Our solutions

Tidal lagoons
11 March 2010

Swansea Bay in Wales could house the world's first tidal lagoon.

Using the predictable movement of the tide, the lagoon would produce clean and effortless energy.

Peter Ullman, chairman of Tidal Electric, dropped by to tell us how energy circles in the sea could supply nearly a tenth of the UK's power needs.

People in the area around the tidal lagoon will benefit in a number of ways.

Peter Ullman

How do tidal lagoons work?

The lagoon is an area of water cut off from the rest of the sea.

cutaway of a tidal lagoon
A section of the lagoon
wall showing the movement
of water through a turbine.

 

When the tide drops you get a difference in water level inside and outside of the lagoon.

The water is then released. It passes through turbines creating power.

After the tide rises it generates more power during filling. So it works in both directions.

Sounds like science-fiction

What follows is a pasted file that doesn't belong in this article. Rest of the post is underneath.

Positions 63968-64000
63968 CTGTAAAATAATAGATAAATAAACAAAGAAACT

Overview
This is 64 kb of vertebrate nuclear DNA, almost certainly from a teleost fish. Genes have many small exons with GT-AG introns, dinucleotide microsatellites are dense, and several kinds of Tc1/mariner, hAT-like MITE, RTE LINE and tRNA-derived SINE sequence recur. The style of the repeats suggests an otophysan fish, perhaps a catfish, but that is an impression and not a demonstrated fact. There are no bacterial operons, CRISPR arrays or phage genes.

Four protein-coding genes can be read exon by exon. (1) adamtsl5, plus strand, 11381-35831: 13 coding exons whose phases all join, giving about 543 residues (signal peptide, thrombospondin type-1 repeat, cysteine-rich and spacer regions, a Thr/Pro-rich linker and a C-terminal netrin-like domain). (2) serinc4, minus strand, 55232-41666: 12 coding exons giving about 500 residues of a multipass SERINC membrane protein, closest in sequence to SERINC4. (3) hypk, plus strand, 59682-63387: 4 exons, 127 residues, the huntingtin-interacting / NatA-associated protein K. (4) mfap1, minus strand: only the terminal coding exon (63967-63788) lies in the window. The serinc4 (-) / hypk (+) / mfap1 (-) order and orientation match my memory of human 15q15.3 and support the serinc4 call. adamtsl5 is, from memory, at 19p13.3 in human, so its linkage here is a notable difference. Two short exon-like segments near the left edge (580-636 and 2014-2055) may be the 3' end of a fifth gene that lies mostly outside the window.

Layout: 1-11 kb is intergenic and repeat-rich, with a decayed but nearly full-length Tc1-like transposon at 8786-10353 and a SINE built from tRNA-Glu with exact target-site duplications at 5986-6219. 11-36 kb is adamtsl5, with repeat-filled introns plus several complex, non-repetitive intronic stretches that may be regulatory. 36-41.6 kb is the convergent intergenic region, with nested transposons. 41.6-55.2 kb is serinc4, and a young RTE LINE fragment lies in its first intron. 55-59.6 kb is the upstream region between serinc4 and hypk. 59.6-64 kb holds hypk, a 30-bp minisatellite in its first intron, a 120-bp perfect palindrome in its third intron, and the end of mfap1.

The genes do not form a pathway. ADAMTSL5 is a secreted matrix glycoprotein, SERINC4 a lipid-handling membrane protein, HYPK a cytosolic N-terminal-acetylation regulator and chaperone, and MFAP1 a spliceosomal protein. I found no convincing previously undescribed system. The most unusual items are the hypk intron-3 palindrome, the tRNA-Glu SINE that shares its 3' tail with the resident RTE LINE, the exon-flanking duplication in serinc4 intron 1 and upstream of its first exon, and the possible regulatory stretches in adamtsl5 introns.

It's here now. This technology doesn't have a huge learning curve to climb. The turbines have been in use for over 130 years - there's about half a million of them in the world today.

The tides have been used for thousands of years to create power.

Peter Ullman

How clean are they?

There's no fuel of any sort involved.

There are no temperature changes in the water and there's nothing emitted.

What's in it for local people?

 

Peter Ullman supports
the Big Ask campaign

 

It's likely to attract tourists - a major source of income. It could also protect coastlines from erosion.

Tidal lagoons don't need cash from the Government - we're not asking the taxpayer for money.

Tidal lagoons could contribute significantly to the UK power mix and create a number of jobs.

Peter Ullman on the benefits of tidal lagoons

Will marine life suffer?

No. The lagoon doesn't block fish. It would create a habitat for fish and other marine life.

Did you know?

The UK has the second highest tidal range in the world.

Tidal Electric

When will Swansea Bay be ready?

A realistic guess would be 3 years.

The only thing holding it back is getting permission. Local citizens, businesses and local politicians have all been very supportive.

Have a listen to the full interview (MP3). 

2 woman on cliff next to sea in Swansea, Gower Penninsula

© istock

Get email updates

Sign up for our latest news and ways to get involved